With the state housing program of 1972, which aimed to eliminate the housing shortage by 1990, the prefabricated building became the most important type of new building . New districts or entire cities with up to 100,000 inhabitants, such as Halle-Neustadt , were mostly built entirely using prefabricated panels. As part of the housing construction program, a total of around three million new apartments were built or renovated, with 1.8 to 1.9 million prefabricated buildings being built. The housing program was an ambitious program for which a significant part of the state budget was used. However, the older buildings in the historic city centers were not subsidized in the same way. These houses - often privately owned or managed by municipal housing administrations (KWV) - were usually unable to generate the financial resources necessary to maintain them with fixed low rents. Thus, the partial decline of the historic inner cities was a downside of the GDR housing program.
At the beginning of the 1980s, investments were also made in the complex renovation of old buildings in the inner cities, but in some cities such as Bernau near Berlin this led to the demolition of space in favor of inner-city prefabricated buildings. The Hallesche monolith construction , a combination of tunnel formwork and panel construction, was also used for larger inner-city new construction projects .
The majority of the new development areas were built in a uniform manner, variations in the structural elements were only used to a limited extent due to the high costs. The prefabricated buildings had simple "perforated facades", had only a few decorations and repeated a uniform facade appearance. Since the beginning of the 1980s, however, the appearance of prefabricated buildings has occasionally been loosened up or adapted to the cityscape by historicizing forms, at points that are important for urban planning or for reasons of representation. Examples can be found in the buildings on Berlin's Friedrichstrasse and Gendarmenmarkt . In Berlin's Nikolaiviertel , which was rebuilt based on the historic city plan, unusual small-scale, varied formats and pointed gables with decorations were used. In Rostock's inner city, too, prefabricated buildings were built near Langen Strasse , which, due to their Hanseatic look, should be better integrated into the historic cityscape. In some inner cities, low-storey prefabricated buildings were built.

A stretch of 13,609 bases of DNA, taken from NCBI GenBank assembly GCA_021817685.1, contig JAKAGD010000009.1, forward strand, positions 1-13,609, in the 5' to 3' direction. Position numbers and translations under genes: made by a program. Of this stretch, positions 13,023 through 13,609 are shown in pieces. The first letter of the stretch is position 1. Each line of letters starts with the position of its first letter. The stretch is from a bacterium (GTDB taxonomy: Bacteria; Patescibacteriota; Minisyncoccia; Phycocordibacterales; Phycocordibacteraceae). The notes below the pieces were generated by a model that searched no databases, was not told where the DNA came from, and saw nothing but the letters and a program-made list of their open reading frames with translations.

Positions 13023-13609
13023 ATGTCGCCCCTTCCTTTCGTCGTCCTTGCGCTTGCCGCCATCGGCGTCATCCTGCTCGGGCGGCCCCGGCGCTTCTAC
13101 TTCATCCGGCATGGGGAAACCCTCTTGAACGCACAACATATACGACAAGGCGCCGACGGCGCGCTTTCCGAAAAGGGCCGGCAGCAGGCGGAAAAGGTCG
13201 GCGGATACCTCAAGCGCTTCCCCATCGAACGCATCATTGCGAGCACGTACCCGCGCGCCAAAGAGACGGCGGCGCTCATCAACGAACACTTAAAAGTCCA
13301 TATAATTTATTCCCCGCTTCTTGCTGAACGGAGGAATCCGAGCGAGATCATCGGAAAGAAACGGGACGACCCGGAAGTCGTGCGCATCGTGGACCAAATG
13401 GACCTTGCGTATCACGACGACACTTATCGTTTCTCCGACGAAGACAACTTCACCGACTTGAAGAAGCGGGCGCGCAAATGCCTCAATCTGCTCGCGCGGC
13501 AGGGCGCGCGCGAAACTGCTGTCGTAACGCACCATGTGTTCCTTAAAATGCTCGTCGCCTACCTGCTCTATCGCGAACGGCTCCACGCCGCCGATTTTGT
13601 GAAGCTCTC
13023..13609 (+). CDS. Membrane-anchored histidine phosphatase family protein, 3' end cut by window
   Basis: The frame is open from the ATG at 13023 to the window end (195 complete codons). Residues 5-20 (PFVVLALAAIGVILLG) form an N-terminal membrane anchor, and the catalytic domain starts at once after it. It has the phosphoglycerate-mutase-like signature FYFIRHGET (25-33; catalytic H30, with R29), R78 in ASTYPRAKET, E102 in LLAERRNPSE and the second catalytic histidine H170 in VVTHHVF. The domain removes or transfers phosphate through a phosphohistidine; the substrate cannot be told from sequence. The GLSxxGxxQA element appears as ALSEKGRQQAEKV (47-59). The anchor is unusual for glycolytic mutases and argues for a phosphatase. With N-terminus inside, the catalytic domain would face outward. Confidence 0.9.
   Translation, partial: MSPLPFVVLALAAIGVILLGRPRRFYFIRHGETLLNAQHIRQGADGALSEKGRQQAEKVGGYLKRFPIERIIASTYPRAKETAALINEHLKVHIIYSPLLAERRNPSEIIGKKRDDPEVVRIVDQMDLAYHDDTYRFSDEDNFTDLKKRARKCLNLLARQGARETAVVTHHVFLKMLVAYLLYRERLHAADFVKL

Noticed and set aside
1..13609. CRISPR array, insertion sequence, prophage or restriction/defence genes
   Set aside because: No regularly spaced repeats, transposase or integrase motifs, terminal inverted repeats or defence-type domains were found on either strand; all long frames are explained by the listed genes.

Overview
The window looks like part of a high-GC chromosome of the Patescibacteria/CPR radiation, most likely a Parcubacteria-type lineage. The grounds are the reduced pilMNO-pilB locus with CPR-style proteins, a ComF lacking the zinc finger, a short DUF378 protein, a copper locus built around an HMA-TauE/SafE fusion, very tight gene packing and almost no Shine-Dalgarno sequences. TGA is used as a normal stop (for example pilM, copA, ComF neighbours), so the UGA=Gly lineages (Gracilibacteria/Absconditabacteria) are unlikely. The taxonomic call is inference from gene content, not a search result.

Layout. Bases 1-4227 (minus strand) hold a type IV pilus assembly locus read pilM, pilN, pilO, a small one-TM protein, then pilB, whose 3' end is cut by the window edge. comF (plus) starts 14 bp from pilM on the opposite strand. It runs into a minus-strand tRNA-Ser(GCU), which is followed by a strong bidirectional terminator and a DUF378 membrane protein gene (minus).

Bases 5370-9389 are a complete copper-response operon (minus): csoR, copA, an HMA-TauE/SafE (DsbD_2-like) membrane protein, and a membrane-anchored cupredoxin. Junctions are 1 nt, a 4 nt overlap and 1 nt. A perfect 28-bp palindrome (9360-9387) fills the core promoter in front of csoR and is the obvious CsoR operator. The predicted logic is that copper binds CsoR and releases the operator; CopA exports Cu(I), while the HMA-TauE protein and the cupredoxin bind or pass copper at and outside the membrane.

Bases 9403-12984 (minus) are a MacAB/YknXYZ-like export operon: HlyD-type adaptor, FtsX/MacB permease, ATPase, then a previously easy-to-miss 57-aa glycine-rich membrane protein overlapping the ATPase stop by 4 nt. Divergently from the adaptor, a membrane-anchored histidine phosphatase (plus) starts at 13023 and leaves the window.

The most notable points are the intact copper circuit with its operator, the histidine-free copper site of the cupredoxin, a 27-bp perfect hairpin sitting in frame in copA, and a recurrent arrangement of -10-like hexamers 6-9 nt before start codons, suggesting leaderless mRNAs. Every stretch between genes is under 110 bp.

At the time of their construction, the prefabricated apartment buildings were in great demand by the population because, in contrast to old apartments from the beginning of the 20th century, these apartments were equipped with standardized comforts such as hot and cold running water, central heating, a toilet in the apartment (indoor toilet) and a bathtub . The rents for prefabricated buildings were a little higher than those for an old apartment, but still low. Apartment rents in the GDR were regulated to a low level by the state, but this did not cover the costs.
The most widespread prefabricated building types in the GDR include WBS 70 , WHH GT 18 , P2 and M10 . Due to the standardized, factory-made production from the resistant material concrete, prefabricated buildings have a good building fabric to this day.
Federal Republic of Germany before 1990
Large prefabricated buildings were also built in the large housing estates in the old Federal Republic . The construction method was mainly used for social housing . The common term for this was "buildings in large panel construction" or "panel buildings" for short. Here, too, the architects and town planners oriented themselves towards the ideas of modern architecture and town planning . One of the first examples of large estates is the Berlin Hansaviertel (6,000 inhabitants), which was planned from 1952 with the participation of well-known architects such as Walter Gropius and Le Corbusier . The district of Nuremberg-Langwasser had been one of the prototypes for a satellite town since 1957 , due to the long construction period up to the 1990s, the further development of construction technology can be observed here over decades.
The larger prefabricated building areas in Germany include Munich-Neuperlach (55,000 inhabitants), Nürnberg-Langwasser (36,000 inhabitants), Berlin-Märkisches Viertel (36,000 inhabitants), Berlin-Gropiusstadt (34,000 inhabitants), Bremen-Vahr and Tenever (together more than 30,000 inhabitants), Frankfurt-Nordweststadt (23,000 inhabitants), Hamburg-Steilshoop (20,000 inhabitants), Hamburg-Mümmelmannsberg (19,000 inhabitants), Kiel-Mettenhof (18,000 inhabitants), Pforzheim- Haidach (14,000 inhabitants), Mannheim-Vogelstang ( 13,000 residents), Würzburg-Heuchelhof (12,000 residents), Heidelberg-Emmertsgrund (11,000 residents), Hamburg-Osdorfer Born (11,000 residents) and Reutlingen -Hohbuch (10,000 residents).